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In Unity you can write your own custom shaders, but it’s no secret that writing them is hard, especially when you need shaders that interact with per-pixel lights & shadows. In Unity 3, that would be even harder because in addition to all the old stuff, your shaders would have to support the new Deferred Lighting renderer. We decided it’s time to make shaders somewhat easier to write.

Warning: a technical post ahead with almost no pictures!

Over a year ago I had a thought that «Shaders must die» (part 1, part 2, part 3). And what do you know – turns out we’re doing this in Unity 3. We call this Surface Shaders cause I’ve a suspicion «shaders must die» as a feature name wouldn’t have flied very far.


The main idea is that 90% of the time I just want to declare surface properties. This is what I want to say:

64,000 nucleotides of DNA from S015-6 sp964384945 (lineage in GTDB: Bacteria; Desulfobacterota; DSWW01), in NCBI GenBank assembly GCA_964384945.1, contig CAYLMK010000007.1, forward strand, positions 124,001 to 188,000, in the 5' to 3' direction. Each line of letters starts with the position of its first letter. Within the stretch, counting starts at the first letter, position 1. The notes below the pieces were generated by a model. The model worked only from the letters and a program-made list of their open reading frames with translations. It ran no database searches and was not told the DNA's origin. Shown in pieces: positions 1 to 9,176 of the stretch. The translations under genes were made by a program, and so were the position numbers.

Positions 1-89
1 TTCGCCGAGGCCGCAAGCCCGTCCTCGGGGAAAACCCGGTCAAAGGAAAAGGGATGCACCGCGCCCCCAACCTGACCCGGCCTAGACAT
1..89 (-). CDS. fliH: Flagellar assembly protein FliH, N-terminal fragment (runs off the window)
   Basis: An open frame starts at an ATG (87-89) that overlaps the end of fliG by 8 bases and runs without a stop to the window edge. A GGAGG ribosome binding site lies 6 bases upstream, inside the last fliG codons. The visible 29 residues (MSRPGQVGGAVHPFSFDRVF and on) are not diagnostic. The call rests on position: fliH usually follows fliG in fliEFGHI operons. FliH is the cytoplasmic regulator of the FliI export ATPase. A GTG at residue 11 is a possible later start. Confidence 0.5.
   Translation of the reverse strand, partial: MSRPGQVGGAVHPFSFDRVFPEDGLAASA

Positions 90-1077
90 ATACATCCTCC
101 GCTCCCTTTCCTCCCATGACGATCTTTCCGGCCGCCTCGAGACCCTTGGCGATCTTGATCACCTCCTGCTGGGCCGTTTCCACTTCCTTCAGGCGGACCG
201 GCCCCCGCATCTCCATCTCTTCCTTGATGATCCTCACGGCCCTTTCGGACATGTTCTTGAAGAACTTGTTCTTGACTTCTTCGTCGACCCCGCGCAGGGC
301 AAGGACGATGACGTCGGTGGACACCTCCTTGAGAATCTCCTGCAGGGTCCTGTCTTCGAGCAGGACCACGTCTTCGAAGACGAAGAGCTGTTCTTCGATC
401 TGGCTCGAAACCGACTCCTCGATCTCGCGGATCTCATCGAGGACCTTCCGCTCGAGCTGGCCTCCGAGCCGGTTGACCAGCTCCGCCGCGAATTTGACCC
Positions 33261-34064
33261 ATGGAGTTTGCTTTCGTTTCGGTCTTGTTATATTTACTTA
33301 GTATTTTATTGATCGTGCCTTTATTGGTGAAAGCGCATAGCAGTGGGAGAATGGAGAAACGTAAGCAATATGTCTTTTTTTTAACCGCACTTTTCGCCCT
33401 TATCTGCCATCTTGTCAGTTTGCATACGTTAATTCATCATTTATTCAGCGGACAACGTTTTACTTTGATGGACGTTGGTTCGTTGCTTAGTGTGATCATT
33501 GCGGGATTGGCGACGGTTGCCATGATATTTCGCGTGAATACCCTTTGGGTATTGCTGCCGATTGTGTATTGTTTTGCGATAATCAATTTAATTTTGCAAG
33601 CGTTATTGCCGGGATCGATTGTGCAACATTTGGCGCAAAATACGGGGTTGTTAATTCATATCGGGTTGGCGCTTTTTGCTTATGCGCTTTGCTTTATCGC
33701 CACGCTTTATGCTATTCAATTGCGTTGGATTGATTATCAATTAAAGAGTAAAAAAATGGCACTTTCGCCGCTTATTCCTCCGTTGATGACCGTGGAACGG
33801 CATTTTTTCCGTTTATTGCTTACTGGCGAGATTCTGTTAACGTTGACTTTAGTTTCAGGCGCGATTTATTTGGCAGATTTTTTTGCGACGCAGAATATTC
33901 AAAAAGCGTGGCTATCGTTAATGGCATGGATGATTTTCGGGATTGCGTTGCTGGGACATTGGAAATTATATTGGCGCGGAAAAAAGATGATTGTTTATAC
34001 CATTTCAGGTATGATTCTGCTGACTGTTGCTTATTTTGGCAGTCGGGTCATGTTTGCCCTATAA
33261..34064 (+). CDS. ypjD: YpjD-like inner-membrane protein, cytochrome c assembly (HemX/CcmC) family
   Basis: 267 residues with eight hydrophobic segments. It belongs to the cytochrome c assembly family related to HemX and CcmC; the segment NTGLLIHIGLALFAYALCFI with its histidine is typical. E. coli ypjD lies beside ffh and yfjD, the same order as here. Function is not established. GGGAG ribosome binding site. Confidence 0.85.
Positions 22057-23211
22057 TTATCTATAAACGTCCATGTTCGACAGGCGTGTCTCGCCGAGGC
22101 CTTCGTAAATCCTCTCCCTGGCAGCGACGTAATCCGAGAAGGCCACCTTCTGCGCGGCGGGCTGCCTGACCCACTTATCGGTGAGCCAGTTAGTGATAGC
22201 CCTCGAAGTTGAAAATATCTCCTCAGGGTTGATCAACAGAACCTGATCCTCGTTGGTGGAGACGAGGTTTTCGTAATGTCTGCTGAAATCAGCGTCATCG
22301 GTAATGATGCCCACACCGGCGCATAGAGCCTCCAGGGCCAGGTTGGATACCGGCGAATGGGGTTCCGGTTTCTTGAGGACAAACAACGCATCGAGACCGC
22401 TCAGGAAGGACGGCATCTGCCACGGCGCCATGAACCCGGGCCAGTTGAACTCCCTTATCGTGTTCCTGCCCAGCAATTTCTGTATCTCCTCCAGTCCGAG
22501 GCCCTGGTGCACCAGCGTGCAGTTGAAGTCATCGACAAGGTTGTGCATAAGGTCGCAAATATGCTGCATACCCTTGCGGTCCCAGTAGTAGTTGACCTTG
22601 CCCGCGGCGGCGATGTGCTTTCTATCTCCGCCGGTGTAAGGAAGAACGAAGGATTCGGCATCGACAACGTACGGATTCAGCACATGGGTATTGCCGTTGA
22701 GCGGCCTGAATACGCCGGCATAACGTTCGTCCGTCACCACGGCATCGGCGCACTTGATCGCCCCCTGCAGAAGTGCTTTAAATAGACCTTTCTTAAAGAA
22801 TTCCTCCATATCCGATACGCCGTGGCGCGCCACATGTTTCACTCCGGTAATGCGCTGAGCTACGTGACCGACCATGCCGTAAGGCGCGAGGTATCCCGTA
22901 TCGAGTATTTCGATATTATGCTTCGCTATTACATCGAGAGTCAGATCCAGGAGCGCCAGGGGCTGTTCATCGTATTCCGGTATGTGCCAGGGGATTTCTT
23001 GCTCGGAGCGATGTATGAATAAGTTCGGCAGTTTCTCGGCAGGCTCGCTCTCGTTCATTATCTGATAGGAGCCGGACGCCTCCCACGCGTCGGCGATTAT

Hey, albedo comes from this texture mixed with this texture, and normal comes from this normal map. Use Blinn-Phong lighting model please, and don’t bother me again!

With the above, I don’t have to care whether this will be used in a forward or deferred rendering, or how various light types will be handled, or how many lights per pass will be done in a forward renderer, or how some indirect illumination SH probes will come in, etc. I’m not interested in all that! These dirty bits are job of rendering programmers, just make it work dammit!

This is not a new idea. Most graphical shader editors that make sense do not have «pixel color» as the final output node; instead they have some node that basically describes surface parameters (diffuse, specularity, normal, …), and all the lighting code is usually not expressed in the shader graph itself. OpenShadingLanguage is a similar idea as well (but because it’s targeted at offline rendering for movies, it’s much richer & more complex).


Here’s a simple – but full & complete – Unity 3.0 shader that does diffuse lighting with a texture & a normal map.